Is There a Big Difference Between Counseling and Therapy?

Is There a Big Difference Between Counseling and Therapy?

Relationships & More is a counseling provider with offices in Croton-on-Hudson and Rye, NY. If you visit their website, you will see they offer couple’s counseling, adolescent counseling, and individual counseling. But you will also notice references to couple’s therapy. So which do they offer, counseling or therapy? More importantly, is there a significant difference between the two?

The terms ‘counseling’ and ‘therapy’ are often used interchangeably. It is not a big deal in most cases. However, there are times when the difference does matter. Perhaps that’s why Relationships & More generally refers to the services they provide as counseling services.

Specific vs. General

The biggest difference between counseling and therapy is rooted in the types of problems each one addresses. In a typical counseling session, counselors and clients are working together to address a specific problem. Couple’s counseling is a good example. It is designed to address relationship problems between spouses or partners.

Because specific problems are being addressed, couple’s counseling generally isn’t open-ended. It is designed to achieve a desired outcome. It should reach a conclusion at some point. Whether or not that conclusion is ever reached is up to the participants.

Therapy is different in that its focus is more general in nature. Patients do not necessarily meet with their therapists because they are trying to solve a specific emotional or mental problem. Rather, they are seeking a more general help for themselves as people. This makes therapy more open ended in both scope and duration.

In a typical therapy setting, there is no defined goal or conclusion. There may not be a specifically defined problem the therapist is asked to help with. Therapy sessions can continue for as long as the patient feels they need them. In terms of success or failure, the lack of goals and outcomes means that the patient ultimately decides whether therapy has been successful or not.

Offered by Licensed Professionals

The one thing therapy and counseling have in common is that services are provided by licensed professionals. In a counseling environment, the client might meet with a mental health counselor or clinical mental health counselor. At Relationships & More, counselor Angela Penichet is a licensed clinical social worker.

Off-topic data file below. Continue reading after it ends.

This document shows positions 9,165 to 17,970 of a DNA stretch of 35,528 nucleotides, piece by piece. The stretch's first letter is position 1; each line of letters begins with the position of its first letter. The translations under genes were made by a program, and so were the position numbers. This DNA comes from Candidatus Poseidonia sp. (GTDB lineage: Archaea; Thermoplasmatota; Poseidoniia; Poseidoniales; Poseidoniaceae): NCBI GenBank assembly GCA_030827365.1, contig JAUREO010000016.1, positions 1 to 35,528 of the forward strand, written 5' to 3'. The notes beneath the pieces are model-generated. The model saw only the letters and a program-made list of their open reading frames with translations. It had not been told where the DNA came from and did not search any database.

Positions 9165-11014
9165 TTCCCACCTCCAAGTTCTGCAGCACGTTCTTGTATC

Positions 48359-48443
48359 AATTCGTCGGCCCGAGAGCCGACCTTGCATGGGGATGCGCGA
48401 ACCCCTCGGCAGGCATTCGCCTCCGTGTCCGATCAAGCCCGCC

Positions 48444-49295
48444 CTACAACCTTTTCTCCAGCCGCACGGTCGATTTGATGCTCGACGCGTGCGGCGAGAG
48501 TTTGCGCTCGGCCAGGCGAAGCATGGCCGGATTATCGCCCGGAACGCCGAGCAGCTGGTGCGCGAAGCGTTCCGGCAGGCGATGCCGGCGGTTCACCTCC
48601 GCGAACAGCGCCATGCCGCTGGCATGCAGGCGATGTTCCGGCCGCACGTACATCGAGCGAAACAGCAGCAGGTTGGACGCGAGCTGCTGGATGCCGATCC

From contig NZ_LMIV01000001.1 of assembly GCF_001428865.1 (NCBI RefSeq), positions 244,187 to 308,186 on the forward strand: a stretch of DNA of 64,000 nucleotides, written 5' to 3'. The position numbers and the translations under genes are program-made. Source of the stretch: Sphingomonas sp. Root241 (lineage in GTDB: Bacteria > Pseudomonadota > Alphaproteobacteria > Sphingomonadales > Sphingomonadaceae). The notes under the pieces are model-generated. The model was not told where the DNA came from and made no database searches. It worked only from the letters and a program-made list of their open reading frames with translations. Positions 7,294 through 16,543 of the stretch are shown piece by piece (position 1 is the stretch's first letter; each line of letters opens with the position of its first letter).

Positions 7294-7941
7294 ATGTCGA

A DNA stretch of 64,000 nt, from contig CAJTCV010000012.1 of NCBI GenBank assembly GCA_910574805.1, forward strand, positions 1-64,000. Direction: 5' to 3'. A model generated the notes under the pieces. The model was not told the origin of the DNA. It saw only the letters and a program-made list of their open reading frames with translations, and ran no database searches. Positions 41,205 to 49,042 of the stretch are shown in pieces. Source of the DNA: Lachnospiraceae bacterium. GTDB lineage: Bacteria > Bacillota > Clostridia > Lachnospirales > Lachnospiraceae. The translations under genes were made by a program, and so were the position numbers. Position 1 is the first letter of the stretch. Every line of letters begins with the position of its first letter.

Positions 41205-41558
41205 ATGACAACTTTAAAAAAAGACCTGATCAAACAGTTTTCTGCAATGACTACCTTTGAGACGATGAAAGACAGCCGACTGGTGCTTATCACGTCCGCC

In the therapy setting, services can still be provided by mental health counselors and certified social workers. But they can also be provided by licensed psychotherapists. A licensed psychotherapist has undergone additional training that social workers and mental health counselors have not.

Helping People Get Better

Despite differences in scope and duration, there is another thing counseling and therapy have in common: the goal of helping people get better. Whether it is a counselor or psychotherapist, the clinician providing service wants to see patients overcome whatever problems are troubling them. They may utilize different approaches toward achieving that goal, but the goal itself is the same.

As for whether or not a person should choose one over the other, there are no hard and fast rules. In some cases, patients are referred to counselors or therapists by their primary care physicians. That is not always the case, though.

Couples looking for marriage counseling generally seek help of their own accord. They don’t go to their GPs to figure out how to fix their marriages. On the other hand, the family doctor may recommend parents to a counselor if they are having trouble with adolescent children.

The big difference between counseling and therapy is the specificity of the problems being addressed. Counseling is more specific and goal oriented. Therapy is more generic and open-ended. That is really it in a nutshell.

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